Chinese in the South remembered

Updated: 2015-02-20 12:12

By Niu Yue in New York(China Daily USA)

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Chinese in the South remembered

Dancers from the Chen Dance Center (CDC) in New York perform in this file photo. Photo by Vlad Levitsky

You may have heard of African Americans working on plantations in the Antebellum South or Chinese-American coolies laboring in California. Lesser known are the Chinese Americans who migrated to the South. A dance drama being performed on Saturday sheds light on this little-known part of American history.

The drama, called South of Gold Mountain, documents experiences of Chinese who settled in the Mississippi Delta area before World War II. Early Chinese settlers refer to the United States as the Gold Mountain, a term deriving from the Gold Rush era.

The drama covers a wide span of Chinese-American history, from the Chinese Exclusion Act of 1882, which banned all Chinese from US citizenship, to World War II. It pays tribute to the lives of Chinese who persevered quietly to make a difference in their communities.

After the Civil War, plantation owners in the South started to lure Chinese to the United States, as local African Americans were freed from slavery and no longer considered easy to control.

Apart from farming plantations, early Chinese immigrants to the South also widened the Augusta Canal and built railroads. Finding it hard to make money and feeling cheated by plantation owners, most Chinese Americans in the South switched to opening grocery stores, restaurants and laundries.

Caught between the White and African-American communities, they faced discrimination and even humiliation from both sides.

"The White thought of Chinese as people of color, and the people of color thought of Chinese as 'too light'. That's how they were living there," said H.T. Chen, artistic director of Chen Dance Center (CDC) in New York.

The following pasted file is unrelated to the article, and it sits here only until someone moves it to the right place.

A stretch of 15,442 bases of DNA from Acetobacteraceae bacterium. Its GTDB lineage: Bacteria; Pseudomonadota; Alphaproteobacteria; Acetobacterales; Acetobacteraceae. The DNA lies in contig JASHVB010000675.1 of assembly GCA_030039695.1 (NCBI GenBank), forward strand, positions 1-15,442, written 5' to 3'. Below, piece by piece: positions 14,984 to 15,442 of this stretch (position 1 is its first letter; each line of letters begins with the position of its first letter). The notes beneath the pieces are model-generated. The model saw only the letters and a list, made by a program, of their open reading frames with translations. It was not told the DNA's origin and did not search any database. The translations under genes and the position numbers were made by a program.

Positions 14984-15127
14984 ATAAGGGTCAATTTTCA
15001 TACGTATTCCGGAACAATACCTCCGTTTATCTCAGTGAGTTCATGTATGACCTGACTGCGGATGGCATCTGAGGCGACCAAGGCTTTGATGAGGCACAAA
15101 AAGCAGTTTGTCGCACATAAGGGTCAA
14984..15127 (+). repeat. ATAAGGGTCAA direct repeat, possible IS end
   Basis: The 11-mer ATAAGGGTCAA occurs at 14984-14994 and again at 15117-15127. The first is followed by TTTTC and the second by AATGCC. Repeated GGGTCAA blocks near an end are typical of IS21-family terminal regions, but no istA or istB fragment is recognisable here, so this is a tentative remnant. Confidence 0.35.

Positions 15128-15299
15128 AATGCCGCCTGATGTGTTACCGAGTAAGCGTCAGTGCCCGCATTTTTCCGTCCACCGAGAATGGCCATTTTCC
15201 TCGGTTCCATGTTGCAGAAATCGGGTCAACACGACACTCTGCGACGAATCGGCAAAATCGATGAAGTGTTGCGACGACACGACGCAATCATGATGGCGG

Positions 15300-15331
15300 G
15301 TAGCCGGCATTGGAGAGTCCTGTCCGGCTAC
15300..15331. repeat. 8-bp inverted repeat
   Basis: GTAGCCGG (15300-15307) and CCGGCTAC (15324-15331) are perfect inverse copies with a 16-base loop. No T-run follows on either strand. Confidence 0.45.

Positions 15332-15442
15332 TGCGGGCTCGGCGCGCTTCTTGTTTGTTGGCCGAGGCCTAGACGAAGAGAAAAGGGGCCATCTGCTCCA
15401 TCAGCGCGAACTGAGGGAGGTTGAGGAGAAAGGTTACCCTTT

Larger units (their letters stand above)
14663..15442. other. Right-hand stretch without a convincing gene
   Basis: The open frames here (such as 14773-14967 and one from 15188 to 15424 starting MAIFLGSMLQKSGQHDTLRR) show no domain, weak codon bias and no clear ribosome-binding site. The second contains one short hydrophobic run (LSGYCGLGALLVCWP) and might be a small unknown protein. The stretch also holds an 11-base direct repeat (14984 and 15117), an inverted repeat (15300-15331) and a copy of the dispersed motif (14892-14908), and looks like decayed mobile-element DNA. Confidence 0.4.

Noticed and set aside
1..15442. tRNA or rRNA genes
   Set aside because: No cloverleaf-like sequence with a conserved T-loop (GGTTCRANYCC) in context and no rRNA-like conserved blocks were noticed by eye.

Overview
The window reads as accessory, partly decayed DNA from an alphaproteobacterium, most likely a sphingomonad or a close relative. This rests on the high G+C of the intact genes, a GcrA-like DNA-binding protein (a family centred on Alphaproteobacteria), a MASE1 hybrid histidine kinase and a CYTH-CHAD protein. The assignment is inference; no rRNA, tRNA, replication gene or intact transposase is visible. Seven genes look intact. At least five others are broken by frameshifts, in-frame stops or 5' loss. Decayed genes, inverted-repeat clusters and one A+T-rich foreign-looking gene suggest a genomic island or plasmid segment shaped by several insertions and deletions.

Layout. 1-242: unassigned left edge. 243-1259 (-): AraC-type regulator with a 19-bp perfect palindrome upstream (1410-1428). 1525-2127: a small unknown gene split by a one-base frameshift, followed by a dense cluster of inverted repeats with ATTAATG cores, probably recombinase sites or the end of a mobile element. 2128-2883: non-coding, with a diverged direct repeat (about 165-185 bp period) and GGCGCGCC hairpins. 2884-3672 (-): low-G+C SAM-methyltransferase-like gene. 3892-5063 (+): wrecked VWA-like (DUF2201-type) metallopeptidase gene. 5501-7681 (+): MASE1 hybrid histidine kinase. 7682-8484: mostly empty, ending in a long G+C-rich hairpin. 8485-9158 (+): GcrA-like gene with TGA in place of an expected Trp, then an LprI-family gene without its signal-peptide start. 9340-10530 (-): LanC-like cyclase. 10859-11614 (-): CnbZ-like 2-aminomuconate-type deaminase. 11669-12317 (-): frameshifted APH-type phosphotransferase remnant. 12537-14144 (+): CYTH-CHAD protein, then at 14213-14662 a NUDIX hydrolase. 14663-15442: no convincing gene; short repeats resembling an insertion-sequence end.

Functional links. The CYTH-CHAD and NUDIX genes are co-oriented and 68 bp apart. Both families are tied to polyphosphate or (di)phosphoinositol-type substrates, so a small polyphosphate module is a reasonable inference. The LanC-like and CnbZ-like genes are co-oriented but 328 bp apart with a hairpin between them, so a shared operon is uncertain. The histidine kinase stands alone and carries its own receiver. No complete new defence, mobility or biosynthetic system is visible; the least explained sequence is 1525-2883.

Together with CDC's associate director Dian Dong, he has been travelling extensively through the southern states since 2011, talking to immigrants and their descendants and collecting their accounts.

"All these stories are not in textbooks, so we want to use dance to let young people learn about American history," said Chen. "They are missing a part of the Chinese experience in America."

Children from local Chinese communities will be involved in the performance. "It is important to let them see, let them know, who their grandfather, grandmother or great grandparents are. I'm very proud that their lives can be known," he said.

The dance pays tribute to Chinese-American veterans of World War II, photos of whom will also be displayed. Dong said many Chinese Americans fought for the US in World War II, but their stories were seldom remembered. The presentation, she said, would bring history to life.

The performance on Saturday by the Chen Dance Center at Mississippi Delta Chinese Heritage Museum at Delta State University in Cleveland, Mississippi is part of a fund-raising effort by the museum. "We're happy to accept donations from these wonderful performances to support the history and heritage of the Mississippi Delta Chinese," said museum president Raymond Wong.

South of Gold Mountain will tour rural and urban Asian communities in the south, including Birmingham, Alabama, and Atlanta, Georgia.

Hong Xiao and Lu Huiquan in New York contributed to this story.